We accept ideas on a rolling basis from U.S. federal employees and evaluate them twice a year. We completed the first round of evaluations for the fiscal year in early February. The second and final round of evaluations for the year will take place during the Summer of 2020–we will announce the exact date in the coming months.
What makes a good idea?
10x is looking for ideas that:
Have an impact on the federal government or on the public.
Improve the public’s experience with government through technology.
Improve how government builds and shares technology to better serve the public.
Are part of a big or rapidly growing market in government technology.
Your idea should:
Be no more than three sentences long.
Demonstrate a clear understanding of the problem you want to solve.
Focus on creating a new product or service that is good for government.
Be as clear and descriptive as possible.
Need some help?
If you’d like help putting together an idea or have questions about what we’re looking for, email us at firstname.lastname@example.org. We’re happy to connect you with a technology expert or someone to review what you have and make sure your idea is clear.
Examples of ideas 10x has funded
Federal Grant Reporting
“This project will identify opportunities to improve the federal grant reporting process, by eliminating redundancies and creating efficiencies through improved technology — with the goal of generating a prototype that could be adapted across federal programs, thereby increasing federal grant programs’ efficacy to those being served as well as taxpayers’ return on investment.”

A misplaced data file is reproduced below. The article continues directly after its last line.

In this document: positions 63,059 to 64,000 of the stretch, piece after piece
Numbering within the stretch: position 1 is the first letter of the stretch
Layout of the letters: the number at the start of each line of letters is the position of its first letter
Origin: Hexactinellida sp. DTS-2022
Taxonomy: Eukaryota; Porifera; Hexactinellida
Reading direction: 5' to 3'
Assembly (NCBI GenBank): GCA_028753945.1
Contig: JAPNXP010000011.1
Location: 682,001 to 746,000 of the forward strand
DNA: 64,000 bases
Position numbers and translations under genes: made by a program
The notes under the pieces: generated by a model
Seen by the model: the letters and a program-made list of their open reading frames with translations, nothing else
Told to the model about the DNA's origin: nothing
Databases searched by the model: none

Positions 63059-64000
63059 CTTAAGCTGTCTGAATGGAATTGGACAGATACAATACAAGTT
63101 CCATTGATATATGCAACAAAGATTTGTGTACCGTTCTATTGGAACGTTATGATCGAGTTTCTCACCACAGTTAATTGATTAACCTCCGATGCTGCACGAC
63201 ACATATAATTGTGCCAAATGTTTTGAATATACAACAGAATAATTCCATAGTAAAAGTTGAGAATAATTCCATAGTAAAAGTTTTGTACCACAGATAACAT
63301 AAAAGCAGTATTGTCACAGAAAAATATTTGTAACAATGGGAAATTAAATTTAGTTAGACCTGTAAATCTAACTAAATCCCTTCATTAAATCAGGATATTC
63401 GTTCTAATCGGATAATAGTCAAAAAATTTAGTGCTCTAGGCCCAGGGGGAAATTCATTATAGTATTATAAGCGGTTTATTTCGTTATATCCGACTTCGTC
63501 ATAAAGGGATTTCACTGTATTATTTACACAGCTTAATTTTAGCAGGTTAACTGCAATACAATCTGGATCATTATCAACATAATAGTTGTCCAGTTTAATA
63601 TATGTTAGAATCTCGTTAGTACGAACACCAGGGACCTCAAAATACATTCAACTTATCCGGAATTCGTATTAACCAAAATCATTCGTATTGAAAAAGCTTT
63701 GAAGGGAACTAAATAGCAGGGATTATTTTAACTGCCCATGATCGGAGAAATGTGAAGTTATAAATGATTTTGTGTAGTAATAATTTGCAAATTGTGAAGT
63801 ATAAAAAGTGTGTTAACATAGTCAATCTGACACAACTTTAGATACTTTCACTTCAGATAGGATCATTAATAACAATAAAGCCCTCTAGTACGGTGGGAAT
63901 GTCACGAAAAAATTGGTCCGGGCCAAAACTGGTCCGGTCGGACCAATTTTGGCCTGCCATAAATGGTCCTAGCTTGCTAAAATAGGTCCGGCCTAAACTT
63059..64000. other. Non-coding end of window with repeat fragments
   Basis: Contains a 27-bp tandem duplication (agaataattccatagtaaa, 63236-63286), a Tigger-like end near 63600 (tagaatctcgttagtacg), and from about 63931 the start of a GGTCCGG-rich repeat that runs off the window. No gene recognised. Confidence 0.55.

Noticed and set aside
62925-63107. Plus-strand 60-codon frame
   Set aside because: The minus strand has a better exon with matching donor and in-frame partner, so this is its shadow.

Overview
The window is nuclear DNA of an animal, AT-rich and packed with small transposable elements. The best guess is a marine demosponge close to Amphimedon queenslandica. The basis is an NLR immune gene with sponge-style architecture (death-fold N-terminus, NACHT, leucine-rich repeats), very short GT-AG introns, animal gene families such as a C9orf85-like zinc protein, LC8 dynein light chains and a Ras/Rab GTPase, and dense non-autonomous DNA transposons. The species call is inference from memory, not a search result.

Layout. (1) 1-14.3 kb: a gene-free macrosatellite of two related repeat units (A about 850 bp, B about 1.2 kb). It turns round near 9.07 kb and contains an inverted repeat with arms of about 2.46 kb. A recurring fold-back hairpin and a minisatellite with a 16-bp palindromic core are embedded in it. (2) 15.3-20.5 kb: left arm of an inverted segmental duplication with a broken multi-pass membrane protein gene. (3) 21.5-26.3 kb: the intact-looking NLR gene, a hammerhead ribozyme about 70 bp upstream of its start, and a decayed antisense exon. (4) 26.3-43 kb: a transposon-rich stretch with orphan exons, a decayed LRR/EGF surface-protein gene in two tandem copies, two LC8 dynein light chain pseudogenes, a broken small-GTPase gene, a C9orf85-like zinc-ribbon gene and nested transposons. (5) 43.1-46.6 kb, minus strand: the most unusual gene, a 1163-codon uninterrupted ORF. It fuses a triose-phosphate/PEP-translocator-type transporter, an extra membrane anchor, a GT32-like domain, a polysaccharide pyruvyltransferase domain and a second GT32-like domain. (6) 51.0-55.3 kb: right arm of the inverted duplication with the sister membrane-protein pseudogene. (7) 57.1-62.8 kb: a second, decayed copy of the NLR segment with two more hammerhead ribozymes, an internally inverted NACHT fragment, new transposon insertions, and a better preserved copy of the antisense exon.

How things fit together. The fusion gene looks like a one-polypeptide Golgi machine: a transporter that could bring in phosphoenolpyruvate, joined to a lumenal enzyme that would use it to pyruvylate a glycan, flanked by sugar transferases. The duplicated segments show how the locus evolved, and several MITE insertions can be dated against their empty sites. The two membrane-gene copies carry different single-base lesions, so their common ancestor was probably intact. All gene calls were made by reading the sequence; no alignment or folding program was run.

Notifications as a Service
“TTS will investigate the opportunity to providing a common solution for government notifications to citizens via email, text message, and other contact methods. Many of the tools that TTS and other agencies build require a notification component, and this project will help TTS understand whether consolidating the ability to send notifications into a shared service available to all agencies would be effective.”
Guide to the Paperwork Reduction Act
“OMB’s Office of Information and Regulatory Affairs (OIRA) is charged with overseeing federal compliance with the Paperwork Reduction Act (PRA). Agencies often cite frustration with accessing and understanding OMB’s policies on the PRA, which are spread across numerous inaccessible PDFs. This situation has reduced compliance and created delays in the approval of information collection requests (ICRs). Through outreach to PRA desk officers and agency staff, and in consultation with OIRA, TTS will explore what it would take to modernize the way agencies interact with OMB’s policies in order to design an accessible, user-friendly online interface to respond to agency inquiries.”